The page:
IRA Financial’s Adam Bergman discusses the first thing you should do when you graduate college and start you first job, to become a millionaire at retirement.
In his latest podcast, Mr. Bergman talks about what every college graduate should do first when he or she starts a new job. Hint: Start saving for retirement after college! The key to becoming a millionaire when you retire is to start early, be consistent and “trust the process.” In the following, we’ll summarize his thoughts with a simple guide.
Why Start Saving for Retirement After College?
That’s a question that gets asked all the time. You just graduated college and started your first job. Why should you think about retirement while you’re still in your early twenties? Time! The earlier you start, the more time your retirement account has to grow. Just think if you start saving for retirement after college, you will have 40+ years of tax-advantaged savings. See below for examples.
If your first time working is when you get out of college, then your first plan will usually be a 401(k) offered by your employer. If yours does not offer one, it may be time to look for a new job! It’s key to check the details of the plan to see if there is an employer match. This is the best way to jump-start your retirement savings. A typical match is 50% of your contribution, up to a max of 6% of your salary. Ideally, you want to at least contribute enough to get the full match.
But it’s just not your workplace plan you should look at. Even if your job offers a plan (could be a SEP or SIMPLE IRA for smaller companies), you should look into IRAs as well. This is especially true if you do not have access to a plan at work, or you are self-employed. Whatever retirement plan you decide to use, it’s best to start funding it as soon as possible.
Roth or Traditional?
Once you decide to start saving, next you need to decide to go with a traditional plan or a Roth option. Both have major tax advantages. The only difference is when you receive them. Traditional plans offer an upfront tax-break. Any money you contribute to one, you will not be taxed on for that year. The taxes are tax-deferred until you withdraw them during retirement. For example, let’s say you earn $40,000 during the year and you contribute $5,000 to your 401(k). When your tax bill comes the following year, you will only be taxed on $35,000.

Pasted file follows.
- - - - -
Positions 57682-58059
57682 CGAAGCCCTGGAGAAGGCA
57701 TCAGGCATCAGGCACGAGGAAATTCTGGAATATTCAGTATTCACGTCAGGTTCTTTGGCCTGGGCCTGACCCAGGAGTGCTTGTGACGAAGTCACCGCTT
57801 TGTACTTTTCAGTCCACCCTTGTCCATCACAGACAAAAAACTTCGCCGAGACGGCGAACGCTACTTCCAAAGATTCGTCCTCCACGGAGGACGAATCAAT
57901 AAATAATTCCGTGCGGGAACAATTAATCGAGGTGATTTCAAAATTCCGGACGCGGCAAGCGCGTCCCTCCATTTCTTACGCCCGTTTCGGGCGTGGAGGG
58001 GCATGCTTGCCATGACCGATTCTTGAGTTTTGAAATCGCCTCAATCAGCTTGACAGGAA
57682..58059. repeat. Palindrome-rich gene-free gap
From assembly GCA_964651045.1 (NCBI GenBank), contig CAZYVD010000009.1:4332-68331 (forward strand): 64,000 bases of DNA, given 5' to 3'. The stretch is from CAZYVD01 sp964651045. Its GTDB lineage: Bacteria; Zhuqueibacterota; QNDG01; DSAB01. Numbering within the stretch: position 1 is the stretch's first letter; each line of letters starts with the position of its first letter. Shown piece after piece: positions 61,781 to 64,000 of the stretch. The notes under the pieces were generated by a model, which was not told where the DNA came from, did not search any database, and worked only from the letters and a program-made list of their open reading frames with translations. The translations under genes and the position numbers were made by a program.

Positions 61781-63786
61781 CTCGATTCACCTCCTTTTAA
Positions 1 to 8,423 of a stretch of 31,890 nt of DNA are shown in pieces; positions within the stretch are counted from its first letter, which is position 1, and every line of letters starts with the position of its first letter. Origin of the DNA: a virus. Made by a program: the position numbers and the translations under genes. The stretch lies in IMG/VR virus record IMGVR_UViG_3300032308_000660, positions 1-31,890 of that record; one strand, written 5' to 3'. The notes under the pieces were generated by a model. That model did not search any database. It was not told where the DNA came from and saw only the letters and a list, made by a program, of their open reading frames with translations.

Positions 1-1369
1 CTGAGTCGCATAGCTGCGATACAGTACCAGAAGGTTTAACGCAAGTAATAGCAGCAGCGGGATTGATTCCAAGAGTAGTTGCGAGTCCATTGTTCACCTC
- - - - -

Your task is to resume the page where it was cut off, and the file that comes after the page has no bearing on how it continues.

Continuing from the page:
However, if you opt for a Roth plan, you do not receive an immediate tax break. Instead, the plan is funded with after-tax dollars. Instead, all qualified withdrawals are tax-free. This means you will never pay taxes on your Roth distributions.
For college graduates just entering the workforce, it’s generally better to opt for the Roth. Typically, your first job is much lower paying. Therefore, the upfront tax-break is not as important. You’re better off with tax-free growth. As you get older and start earning more money, the tax-break may be worth it. However, it’s a good plan to fund both a Roth and traditional plan over the long run. This protects you from rising interest rates, inflation and market fluctuations.
Consistency Pays Off
Once you start saving for retirement after college, you are on the right track. However, it can quickly derail if you’re not consistent. In the following, we’ll show some examples of how being consistent really pays off over the long haul.
As a base for our examples, we’ll assume there’s a $0 starting balance, starting at age 22 and contributing to age 65. The annual rate of return will be 8%.
- Contributing just $1 a day ($365 year) will get you $129,922. That’s from $15,695 in total contributions.
- If you contributed $1,000 annually, you will have $355,950 at age 65. That’s $43,000 in total contributions.
- If you contributed $5,000 per year, your IRA would be worth nearly $1.8 million! That’s from a total contribution of $215,000.
This shows how being consistent really pays off. What it doesn’t show, is that your IRA will grow even faster if you choose to increase your contribution when possible. Did you receive a pay raise? Up your annual contribution. Get a nice bonus? Contribute it directly to your plan. Every little bit helps.
What if You’re not Consistent?
Let’s say you put $1,000 in at age 22 and never touched it again. By the time you reach age 65, your IRA will be worth $27,367 (assuming an 8% return). Not exactly enough to retire on, is it?
What if you accumulated $50,000 in your plan by age 40 and decided to stop funding it? It will grow to just $342,424. If instead, you choose to contribute $2,000 per year until age 65, you will hit half a million dollars.
The numbers don’t lie! You just need to trust the process. Retirement is a long way off, so take advantage of that time by consistently funding your retirement plan(s).
I’m sure you’ve heard the old joke, “How do you get to Carnegie Hall?” Practice, practice practice! How do you get to retirement? Save, save, save! When you start, how consistent are you and how patient you are, are the keys to become a millionaire at retirement. Saving for retirement after college should be at the very top of your financial goals when you start your first job.